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A pallet-themed art installation and bar (which was closed!) 

Sometimes Reykjavik feels like my childhood. That seems to be a theme of Iceland this summer. The mall’s food court in particular felt a bit like walking into 1996, in such a good nostalgic way.

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I’ll be writing a couple Beer in Situ posts in coming days about the craft beer places we visited in town, but here is a little preview. Skull and Micro Bar as both great, but man are prices steep in Iceland!

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We had our fair share of awesome free things to do as well. The city’s free public beach was a great stop, on the sea and with geothermal pools to dip into. The sea wasn’t even that cold!

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At the beach!

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I spent the last little bit of our time in Reykjavik at the Notte in Mood station, wandering around the supermarket on a quiet Sunday. It took me about 20 minutes to buy two sodas and a bar of chocolate. Why?

I was pretending that I live here.

Maybe someday.

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Sanya: Beach Break

We had a great little holiday for about a week at Sanya, the Southernmost city in China. It’s on the Island of Hainan, and is further south than Hanoi. It’s a beautiful island, and we needed a little sun and sea after a year of working our arses off teaching.

It’s a tropical place, with coconuts everywhere. The food from the island itself is delicious and unique. Sanya4

It was beautiful and so relaxing. We had no worries except what to eat! For the first six days we stayed at Sanya Backpackers, which is a nice hostel. We sweltered in the tropical heat, but on the third day we walked 12km around the city, trying to get to a mountain park ostensibly close by. We eventually found it and had a nice walking tour of some non-touristy areas.

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The beach is great, and despite the constant warnings in Chinese and the signs everywhere saying that swimming is strictly prohibited, very safe. There are occasional riptides (as at most beaches), but it seems that the warnings are more meant for the large numbers of Chinese who are not strong swimmers. People wearing inner tubes and floating along with a clear inability to swim made me a little nervous, but for those who swim well the water is perfectly normal.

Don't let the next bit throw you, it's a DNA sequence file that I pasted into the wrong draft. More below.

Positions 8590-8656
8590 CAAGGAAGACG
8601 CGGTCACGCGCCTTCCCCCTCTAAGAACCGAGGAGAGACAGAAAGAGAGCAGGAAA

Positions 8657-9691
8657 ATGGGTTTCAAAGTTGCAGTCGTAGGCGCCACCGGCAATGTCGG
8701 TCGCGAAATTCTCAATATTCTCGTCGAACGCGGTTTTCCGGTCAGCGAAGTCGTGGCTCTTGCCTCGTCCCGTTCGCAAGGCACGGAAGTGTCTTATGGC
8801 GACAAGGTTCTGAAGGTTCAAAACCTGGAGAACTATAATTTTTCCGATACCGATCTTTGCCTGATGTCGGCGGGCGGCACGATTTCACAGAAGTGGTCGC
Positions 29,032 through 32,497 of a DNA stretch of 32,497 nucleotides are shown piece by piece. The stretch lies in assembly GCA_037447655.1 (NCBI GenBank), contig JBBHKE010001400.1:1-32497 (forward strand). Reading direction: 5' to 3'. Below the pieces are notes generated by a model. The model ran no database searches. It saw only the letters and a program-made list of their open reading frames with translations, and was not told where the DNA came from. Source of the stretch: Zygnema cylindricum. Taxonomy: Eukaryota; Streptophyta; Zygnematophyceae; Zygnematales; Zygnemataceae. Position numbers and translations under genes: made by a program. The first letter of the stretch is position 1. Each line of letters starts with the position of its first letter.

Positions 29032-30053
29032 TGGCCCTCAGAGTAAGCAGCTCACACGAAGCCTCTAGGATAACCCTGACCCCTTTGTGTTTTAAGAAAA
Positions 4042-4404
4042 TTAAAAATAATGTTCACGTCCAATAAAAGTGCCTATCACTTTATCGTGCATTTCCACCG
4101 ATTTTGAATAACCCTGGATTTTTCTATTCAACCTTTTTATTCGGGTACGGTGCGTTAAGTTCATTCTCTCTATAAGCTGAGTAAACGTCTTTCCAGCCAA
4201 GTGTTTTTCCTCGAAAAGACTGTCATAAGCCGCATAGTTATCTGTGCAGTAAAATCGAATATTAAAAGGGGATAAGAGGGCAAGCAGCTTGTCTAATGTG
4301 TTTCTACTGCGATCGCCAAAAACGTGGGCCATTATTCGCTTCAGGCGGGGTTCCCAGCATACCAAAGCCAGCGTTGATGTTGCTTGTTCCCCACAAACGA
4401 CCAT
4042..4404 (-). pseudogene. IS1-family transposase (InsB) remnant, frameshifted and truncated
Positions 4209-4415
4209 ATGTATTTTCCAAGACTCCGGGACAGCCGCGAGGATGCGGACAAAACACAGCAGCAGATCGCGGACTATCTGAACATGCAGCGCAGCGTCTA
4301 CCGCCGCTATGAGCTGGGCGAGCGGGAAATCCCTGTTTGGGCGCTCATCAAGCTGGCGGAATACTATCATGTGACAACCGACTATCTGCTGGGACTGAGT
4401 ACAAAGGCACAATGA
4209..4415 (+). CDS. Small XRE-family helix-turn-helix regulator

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Do listen to the lifeguards, though. They are there to help.

There is a great beachfront bar called Surf Circus, run by several transplanted Italians. The staff are super friendly and the beers are cheap. They also have well-prepared and tasty snack foods like pizza and sandwiches. They rarely seemed to close, so drop by for conversation and fun!

We also went to a ‘Hot Spring’ in the area away from the beach. It is not a natural hot spring, but NanTian was nice anyway. There are more than 40 different pools to try out, and many of the pools have Traditional Chinese medicines in them. My personal favourite was the Lemon Pool, followed closely by the Fish pool. Yes, Fish pool.

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They come over and eat the dead skin off of you! It was so ticklish as to be painful, but really fun.

Beautiful flowers fall from the trees all the time, and I used them in my hair. 1940s-style!

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Hair styled for the heat

At the end of our trip we moved to the Sunshine Intime resort, a Chinese Five-Star hotel down the road nearer to the beach. It is something that we like to do about once or twice a year, to treat ourselves to something we normally couldn’t afford. The room was much bigger and the place was very nice. They even gave us shell keychains as souvenirs with the afternoon turn-down service!

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Shell Keychain

It was a great holiday, and I highly recommend Sanya to anyone in the region. Families are definitely welcome at this beach, too! So man sweet little potato heads running around and having a great beach time.

Have you been to Sanya? Where do you go to relax?